**ARTICLES**

**Rain Attenuation Prediction Using Artificial Neural Network for Dynamic Rain Fade Mitigation**

**M. N. Ahuna ^{I}; T. J. Afullo^{II}; A. A. Alonge^{III}**

^{I}Member, IEEE. University of KwaZulu-Natal, Duban, South Africa. email: mary.ahunah@gmail.com

^{II}Senior Member, IEEE. University of KwaZulu-Natal, Duban, South Africa. email: afullot@ukzn.ac.za

^{III}Graduate Member, IEEE. University of Johannesburg, Johannesburg, South Africa. email: aalonge@uj.ac.za

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**ABSTRACT**

Atmospheric processes from which rainfall is formed are complex and cannot be accurately predicted using mathematical or statistical models. In this paper, the backpropagation neural network (BPNN) is trained to predict rainfall rates, and hence attenuation that is likely to be experienced on a link. This study is carried out over the subtropical region of Durban, South Africa (29.8587°S, 31.0218°E). Utilizing the non-linear mapping capability between inputs and outputs, the backpropagation neural network is trained using rainfall data collected from 2013 to 2016 to predict rainfall rates. Long-term rain attenuation statistics arising from predicted rain rates are compared with actual and ITU-R model, and results show a relatively small margin of error between predicted rain attenuation exceeded for 0.01 % of an average year. Furthermore, analysis of predicted and actual rain attenuation within individual rain events from different rainfall regimes was carried out and results show that the proposed model can be used to predict the state of the link. This is demonstrated when the trained BPNN was tested using unseen data that was collected from January 2017 to May 2018, a period that spans through all four different climatic seasons of summer, autumn, winter and spring. Results of the test show a correlation coefficient of 0.8298. Finally, the proposed rain prediction model was tested on rainfall data from Butare, Rwanda (2.6078°S, 29.7368°E), which is a tropical region and results obtained indicate the portability of the proposed model to other regions.

**Index Terms**: artificial neural network, backpropagation neural network, rain attenuation, rain rate

**I. Introduction**

Satellite and terrestrial microwave links operating at frequencies above 10 GHz may suffer from signal outages during a heavy rainfall event [1-4]. Continuous streaming of content may thus be compromised during point-to-point (PP) communication. Live streaming of content like prime news and sport events demand virtually zero link outages. Rainfall is a natural phenomenon that attenuates the signal along the wireless communication link and, therefore, it becomes mandatory to mitigate rain attenuation for continuous content streaming. On this premise, dynamic fade mitigation techniques can be employed in conjunction with fade prediction models which are capable of predicting the state of the link. Accordingly, measures can be taken to ensure that the link is fully available for communication even in the advent of a rainfall storm event. Many researchers, including [5-8], have used an artificial neural network (ANN) for rainfall forecasting, and showed that the ANN can give acceptable results after training. In this paper, a backpropagation neural network (BPNN) is used to predict and classify rain attenuation for dynamic rain attenuation mitigation.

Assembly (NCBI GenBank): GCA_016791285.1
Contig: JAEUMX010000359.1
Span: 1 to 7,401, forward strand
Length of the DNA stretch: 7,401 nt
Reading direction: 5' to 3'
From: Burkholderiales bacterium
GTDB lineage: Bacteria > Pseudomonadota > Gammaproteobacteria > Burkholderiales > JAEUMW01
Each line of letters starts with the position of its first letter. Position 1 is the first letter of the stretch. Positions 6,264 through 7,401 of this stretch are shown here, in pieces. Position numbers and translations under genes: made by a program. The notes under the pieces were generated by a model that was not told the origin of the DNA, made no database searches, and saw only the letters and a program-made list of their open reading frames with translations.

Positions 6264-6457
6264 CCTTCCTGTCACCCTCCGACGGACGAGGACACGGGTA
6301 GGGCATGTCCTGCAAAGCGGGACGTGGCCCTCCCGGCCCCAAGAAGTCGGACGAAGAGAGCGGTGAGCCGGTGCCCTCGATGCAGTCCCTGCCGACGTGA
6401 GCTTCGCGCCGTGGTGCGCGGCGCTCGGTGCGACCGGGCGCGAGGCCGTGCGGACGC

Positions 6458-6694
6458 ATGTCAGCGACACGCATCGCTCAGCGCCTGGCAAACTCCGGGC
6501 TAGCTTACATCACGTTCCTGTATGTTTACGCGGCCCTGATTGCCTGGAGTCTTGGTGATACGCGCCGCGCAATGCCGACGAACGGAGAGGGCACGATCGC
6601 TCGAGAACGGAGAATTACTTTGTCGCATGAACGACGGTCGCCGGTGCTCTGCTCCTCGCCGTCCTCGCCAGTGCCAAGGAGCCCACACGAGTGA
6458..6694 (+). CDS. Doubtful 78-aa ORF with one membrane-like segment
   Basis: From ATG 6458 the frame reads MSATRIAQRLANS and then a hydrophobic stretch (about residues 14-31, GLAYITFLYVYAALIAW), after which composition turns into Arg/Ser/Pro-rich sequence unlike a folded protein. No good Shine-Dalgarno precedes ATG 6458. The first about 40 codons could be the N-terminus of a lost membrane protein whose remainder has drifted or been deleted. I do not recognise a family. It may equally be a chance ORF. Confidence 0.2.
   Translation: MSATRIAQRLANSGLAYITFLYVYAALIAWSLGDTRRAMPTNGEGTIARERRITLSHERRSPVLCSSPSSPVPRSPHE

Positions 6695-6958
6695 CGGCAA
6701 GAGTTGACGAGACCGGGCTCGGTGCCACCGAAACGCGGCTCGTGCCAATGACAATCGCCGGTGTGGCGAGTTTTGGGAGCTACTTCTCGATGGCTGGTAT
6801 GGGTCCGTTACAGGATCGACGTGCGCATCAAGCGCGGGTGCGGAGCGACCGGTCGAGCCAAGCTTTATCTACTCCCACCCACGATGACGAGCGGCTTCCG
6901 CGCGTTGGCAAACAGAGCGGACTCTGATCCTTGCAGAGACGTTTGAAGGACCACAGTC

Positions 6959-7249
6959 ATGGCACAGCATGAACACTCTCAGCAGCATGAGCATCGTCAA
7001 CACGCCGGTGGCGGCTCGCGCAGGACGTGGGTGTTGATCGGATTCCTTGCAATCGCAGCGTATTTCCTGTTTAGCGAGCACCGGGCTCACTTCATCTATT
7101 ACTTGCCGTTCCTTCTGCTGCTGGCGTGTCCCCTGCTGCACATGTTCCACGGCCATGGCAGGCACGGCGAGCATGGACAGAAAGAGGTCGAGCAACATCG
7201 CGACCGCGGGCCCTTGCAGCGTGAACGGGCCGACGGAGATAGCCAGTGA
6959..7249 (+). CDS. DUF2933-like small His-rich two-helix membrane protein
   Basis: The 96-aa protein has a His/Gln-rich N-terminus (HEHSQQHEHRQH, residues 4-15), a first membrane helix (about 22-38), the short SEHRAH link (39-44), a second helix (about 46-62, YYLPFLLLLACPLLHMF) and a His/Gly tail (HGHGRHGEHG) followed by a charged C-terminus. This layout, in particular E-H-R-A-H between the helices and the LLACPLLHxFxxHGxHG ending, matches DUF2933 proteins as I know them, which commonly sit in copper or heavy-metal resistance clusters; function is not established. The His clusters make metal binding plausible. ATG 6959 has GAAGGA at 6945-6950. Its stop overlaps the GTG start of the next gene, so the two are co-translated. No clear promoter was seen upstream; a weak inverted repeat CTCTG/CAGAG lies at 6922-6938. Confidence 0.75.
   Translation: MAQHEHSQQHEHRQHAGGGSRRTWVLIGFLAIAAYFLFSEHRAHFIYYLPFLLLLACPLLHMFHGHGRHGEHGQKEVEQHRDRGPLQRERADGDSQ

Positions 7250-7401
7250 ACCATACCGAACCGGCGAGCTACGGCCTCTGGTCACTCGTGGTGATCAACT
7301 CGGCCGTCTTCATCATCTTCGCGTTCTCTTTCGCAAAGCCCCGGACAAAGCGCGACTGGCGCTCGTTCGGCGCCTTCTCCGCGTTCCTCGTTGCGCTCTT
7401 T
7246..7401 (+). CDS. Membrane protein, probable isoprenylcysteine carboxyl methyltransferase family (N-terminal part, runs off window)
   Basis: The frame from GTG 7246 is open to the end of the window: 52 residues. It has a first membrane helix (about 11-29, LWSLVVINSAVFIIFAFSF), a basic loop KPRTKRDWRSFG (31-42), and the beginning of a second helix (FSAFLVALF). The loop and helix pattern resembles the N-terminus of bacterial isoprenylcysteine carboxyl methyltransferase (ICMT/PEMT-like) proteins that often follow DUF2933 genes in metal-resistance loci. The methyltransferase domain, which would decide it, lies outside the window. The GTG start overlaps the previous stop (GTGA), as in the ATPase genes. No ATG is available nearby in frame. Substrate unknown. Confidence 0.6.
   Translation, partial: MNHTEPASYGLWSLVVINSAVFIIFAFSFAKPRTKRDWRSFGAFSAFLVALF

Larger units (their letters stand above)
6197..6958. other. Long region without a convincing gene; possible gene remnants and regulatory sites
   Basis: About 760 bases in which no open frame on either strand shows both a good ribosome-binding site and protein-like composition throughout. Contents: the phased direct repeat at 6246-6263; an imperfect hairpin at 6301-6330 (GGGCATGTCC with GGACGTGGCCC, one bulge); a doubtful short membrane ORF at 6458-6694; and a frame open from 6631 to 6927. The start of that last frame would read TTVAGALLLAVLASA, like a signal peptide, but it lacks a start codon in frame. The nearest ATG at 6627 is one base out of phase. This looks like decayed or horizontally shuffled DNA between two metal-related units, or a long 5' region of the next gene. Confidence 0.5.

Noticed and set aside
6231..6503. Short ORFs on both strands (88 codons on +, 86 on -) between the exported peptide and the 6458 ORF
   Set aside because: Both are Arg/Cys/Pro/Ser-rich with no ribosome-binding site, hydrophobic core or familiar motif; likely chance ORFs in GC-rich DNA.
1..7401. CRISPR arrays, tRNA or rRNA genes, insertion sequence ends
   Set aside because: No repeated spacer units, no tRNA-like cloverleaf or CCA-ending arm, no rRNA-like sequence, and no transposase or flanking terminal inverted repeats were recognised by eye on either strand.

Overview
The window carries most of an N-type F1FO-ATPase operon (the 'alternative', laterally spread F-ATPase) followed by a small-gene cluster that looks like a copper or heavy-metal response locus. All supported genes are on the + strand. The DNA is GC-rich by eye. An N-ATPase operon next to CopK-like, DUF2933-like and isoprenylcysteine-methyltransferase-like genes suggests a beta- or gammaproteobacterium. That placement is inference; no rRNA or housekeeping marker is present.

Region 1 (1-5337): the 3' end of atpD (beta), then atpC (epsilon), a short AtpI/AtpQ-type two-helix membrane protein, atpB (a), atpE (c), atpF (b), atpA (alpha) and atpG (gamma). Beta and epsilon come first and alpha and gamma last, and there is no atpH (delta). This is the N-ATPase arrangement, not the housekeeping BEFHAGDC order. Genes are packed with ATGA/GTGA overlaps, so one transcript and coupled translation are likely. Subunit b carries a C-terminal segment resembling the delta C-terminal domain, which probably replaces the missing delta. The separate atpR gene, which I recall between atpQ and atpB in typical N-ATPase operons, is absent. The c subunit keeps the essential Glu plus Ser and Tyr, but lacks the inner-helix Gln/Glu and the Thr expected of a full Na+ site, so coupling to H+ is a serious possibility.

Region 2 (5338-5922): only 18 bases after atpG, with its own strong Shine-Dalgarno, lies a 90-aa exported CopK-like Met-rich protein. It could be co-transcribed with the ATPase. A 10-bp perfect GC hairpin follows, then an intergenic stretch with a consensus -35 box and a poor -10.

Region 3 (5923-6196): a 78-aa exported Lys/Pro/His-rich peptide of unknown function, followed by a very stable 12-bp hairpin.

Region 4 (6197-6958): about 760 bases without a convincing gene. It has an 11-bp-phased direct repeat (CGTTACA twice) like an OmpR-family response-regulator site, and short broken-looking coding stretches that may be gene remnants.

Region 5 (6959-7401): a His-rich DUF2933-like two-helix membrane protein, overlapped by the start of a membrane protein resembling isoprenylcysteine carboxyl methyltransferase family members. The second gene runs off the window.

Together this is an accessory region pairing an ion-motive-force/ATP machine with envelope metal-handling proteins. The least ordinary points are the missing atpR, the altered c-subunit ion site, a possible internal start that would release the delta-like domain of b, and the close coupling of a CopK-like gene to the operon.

This paper is a detailed extension of work originally reported in [8]. In the current paper, additional material include: (1) retraining the BPNN with complete 2016 data, contrary to [8] where some data was set aside for testing and validation of the training network; (2) generation of CCDFs for predicted rain rates and rain attenuation, and (3) classification of predicted rain attenuation. The paper is structured as follows: Section 2 gives a summary of related work whereas Section 3 describes the artificial neural network as a computing unit. In Section 4, the methodology of this work is given while in Section 5 the analysis of results is carried out. The proposed prediction model is validated in Section 6 and the work is concluded in Section 7.